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In 'Game of Thrones' and 'Handmaid's Tale,' the top Emmy nominees reflect a revolution at different points

In 'Game of Thrones' and 'Handmaid's Tale,' the top Emmy nominees reflect a revolution at different points
Joseph Fiennes and Elisabeth Moss in a scene from the second season of "The Handmaid's Tale," which received 20 Emmy nominations Thursday. (George Kraychyk / Hulu)

Blessed be the fruit, or all men must die?

One of these television quotes is encoded with subservience, the other with retribution, but each comes from a powerful drama battling for prominence. The 2018 Emmys race will be about many things, but front and center is the smack-down between HBO’s “Game of Thrones” and Hulu’s “The Handmaid’s Tale.”

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Both have multiple nominations — 22 for “Thrones,” 20 for “Handmaid’s” — and both are previous winners for drama series. But “Handmaid’s” won last year, when “Thrones” wasn’t eligible, so this will be the first time the shows are in competition against each other.

Will Westeros or Gilead prevail?

Scheduled to enter its eighth and final season next year, “Game of Thrones” has been a fixture on the pop cultural landscape longer, to say nothing of the impression it has made on Emmy voters. Since its 2011 debut; the series based on the novels by George R.R. Martin has earned a regal 128 nominations and 38 wins; at the 2016 awards, it became the most decorated fictional series in Emmy history. It has also, rather unexpectedly, become a symbol of the rise of powerful women in the new TV landscape — the infamous brothel and rape scenes that plagued early seasons have fallen away to a battle between queens.

Set amid more contemporary horrors, “Handmaid’s” captured the zeitgeist with a speed to rival “Game of Thrones.” Based on the 1985 novel by revered Canadian author Margaret Atwood, adapted by Bruce Miller and starring Elisabeth Moss, the series has remained a hot topic for examination by audiences and critics alike

Depicting the rise of an oppressive theocracy that views women on the merits of their reproductive value, the series’ dystopia aligned with the 2016 election of President Trump and the renewed prominence of fundamentalist ideals. For many, the recent retirement of the Supreme Court’s Anthony Kennedy and subsequent speculation about the future of women’s rights has made the grim future of “Handmaid’s” far more haunting than the dragons and White Walkers of “Game of Thrones.”

Kit Harington, Emilia Clarke in the Season 7 finale of "Game of Thrones." The series earned 22 nominations.
Kit Harington, Emilia Clarke in the Season 7 finale of "Game of Thrones." The series earned 22 nominations. (HBO)

Embattled heroines and violent power struggles are not the only common attributes; both share a lineage in genre fiction that has stretched beyond their source material, and each finds its characters at different points in similar revolutions.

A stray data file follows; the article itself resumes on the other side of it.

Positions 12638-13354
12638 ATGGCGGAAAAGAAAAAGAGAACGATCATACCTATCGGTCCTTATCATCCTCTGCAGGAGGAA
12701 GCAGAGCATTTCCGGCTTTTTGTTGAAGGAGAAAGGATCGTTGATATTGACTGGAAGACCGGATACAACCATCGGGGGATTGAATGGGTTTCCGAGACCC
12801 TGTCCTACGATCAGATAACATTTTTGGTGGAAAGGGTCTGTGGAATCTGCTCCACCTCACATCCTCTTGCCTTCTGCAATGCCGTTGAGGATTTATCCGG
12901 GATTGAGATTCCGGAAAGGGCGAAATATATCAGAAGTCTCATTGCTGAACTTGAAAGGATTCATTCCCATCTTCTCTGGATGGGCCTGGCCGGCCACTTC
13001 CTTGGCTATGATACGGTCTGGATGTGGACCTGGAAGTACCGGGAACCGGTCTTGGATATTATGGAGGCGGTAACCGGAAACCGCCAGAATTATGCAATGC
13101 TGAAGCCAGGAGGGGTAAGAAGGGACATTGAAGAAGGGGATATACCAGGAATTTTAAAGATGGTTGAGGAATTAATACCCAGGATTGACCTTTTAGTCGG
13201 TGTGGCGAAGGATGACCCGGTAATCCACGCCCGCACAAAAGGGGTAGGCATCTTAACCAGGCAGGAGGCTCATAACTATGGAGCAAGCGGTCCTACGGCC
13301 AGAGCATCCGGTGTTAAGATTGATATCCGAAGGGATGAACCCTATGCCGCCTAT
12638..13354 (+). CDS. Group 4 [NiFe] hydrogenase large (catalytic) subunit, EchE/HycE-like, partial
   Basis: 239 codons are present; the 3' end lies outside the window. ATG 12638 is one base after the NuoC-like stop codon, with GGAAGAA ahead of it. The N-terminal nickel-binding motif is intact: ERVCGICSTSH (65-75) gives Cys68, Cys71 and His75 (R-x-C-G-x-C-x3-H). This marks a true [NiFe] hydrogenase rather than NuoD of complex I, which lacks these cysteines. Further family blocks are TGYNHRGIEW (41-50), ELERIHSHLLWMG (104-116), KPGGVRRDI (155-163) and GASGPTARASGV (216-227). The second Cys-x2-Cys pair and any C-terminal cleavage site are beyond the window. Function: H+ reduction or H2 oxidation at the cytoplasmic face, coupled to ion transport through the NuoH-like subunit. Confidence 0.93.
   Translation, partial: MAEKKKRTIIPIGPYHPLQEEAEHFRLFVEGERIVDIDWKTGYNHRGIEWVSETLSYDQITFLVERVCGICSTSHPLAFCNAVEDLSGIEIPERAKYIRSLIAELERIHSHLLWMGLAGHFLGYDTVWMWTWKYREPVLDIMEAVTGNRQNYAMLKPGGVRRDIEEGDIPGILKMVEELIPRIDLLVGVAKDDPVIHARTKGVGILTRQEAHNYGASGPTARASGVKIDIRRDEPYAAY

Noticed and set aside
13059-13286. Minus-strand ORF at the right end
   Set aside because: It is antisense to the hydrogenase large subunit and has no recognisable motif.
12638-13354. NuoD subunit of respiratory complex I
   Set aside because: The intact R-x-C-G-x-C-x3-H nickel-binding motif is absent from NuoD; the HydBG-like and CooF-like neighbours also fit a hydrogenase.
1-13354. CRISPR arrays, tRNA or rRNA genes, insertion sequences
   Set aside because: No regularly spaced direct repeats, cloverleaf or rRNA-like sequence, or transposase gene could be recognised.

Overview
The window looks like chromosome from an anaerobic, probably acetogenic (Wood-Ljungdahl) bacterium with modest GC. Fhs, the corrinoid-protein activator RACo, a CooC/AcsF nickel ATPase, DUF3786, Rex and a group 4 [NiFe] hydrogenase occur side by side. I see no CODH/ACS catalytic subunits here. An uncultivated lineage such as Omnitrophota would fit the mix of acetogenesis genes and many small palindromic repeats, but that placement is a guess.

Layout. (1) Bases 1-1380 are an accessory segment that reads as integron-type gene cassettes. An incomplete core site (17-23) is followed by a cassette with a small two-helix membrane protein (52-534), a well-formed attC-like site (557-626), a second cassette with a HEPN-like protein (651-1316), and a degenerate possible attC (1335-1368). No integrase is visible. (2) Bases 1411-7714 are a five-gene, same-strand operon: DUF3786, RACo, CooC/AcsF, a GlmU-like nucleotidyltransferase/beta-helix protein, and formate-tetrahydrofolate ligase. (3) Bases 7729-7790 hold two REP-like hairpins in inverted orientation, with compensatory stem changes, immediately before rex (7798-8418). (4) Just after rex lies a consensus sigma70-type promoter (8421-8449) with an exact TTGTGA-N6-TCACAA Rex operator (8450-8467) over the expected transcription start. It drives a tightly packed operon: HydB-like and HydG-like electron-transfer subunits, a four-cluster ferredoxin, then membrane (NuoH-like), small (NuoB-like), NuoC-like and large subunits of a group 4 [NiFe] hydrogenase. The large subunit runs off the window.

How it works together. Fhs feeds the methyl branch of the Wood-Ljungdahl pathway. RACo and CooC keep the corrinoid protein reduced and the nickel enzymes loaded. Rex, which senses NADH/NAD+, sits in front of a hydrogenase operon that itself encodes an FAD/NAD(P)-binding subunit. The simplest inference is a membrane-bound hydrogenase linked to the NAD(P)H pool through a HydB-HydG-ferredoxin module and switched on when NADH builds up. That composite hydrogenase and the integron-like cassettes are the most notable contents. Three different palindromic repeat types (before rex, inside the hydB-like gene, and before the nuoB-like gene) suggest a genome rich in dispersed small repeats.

In one of “Throne’s” many story arcs, the once-exiled Daenerys (Emilia Clarke) who spent early episodes traded to her husband like livestock, seems now on the cusp of uniting two warring houses and becoming, perhaps, Westeros’ first just queen.

In “Handmaid’s,” the patriarchal state of Gilead retained its focus on the red-cloaked female breeders as a dark second season began with a flicker of hope but ultimately marked a sort of endurance challenge as viewers were confronted with the depths of oppression and totalitarian rule that seemed all too plausible in the present day.

If there’s a satisfying reckoning to come for the zealots in “Handmaid’s Tale,” it remains more distant than for the concluding “Game of Thrones” (certainly if Hulu has anything to say about it). But after the Season 2 finale proved divisive among the show’s fans, it’s worth wondering how that may impact the show’s Emmy prospects.

There are, of course, potential spoilers in this duel. With 21 nominations despite a second season that divided viewers with another time-skipping plotline, HBO’s “Westworld” should not be counted out, especially with all those acting nods — Evan Rachel Wood, Thandie Newton, Ed Harris and Jimmi Simpson. And “The Americans” has sentiment on its side — long overlooked by the Television Academy (despite increasingly hysterical commands by critics), the FX show could go out a winner in its final season.

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“Game of Thrones” could also be harmed by timing — its most recent season aired last summer, which feels like a lifetime ago, and compared with “Handmaid’s,” it feels removed from the real world. But it too is drawing to a close, and as many have learned, it’s tough to face-off against dragons.

In the face of such heavyweights, how much of a chance can be claimed by fellow Emmy contenders “This Is Us,” “The Crown” and the final season of “The Americans”? It’s hard to dismiss any nominee’s chances entirely, but in 2018, a clear path has emerged toward finding success on nominations day: Make sure the revolution will be televised.

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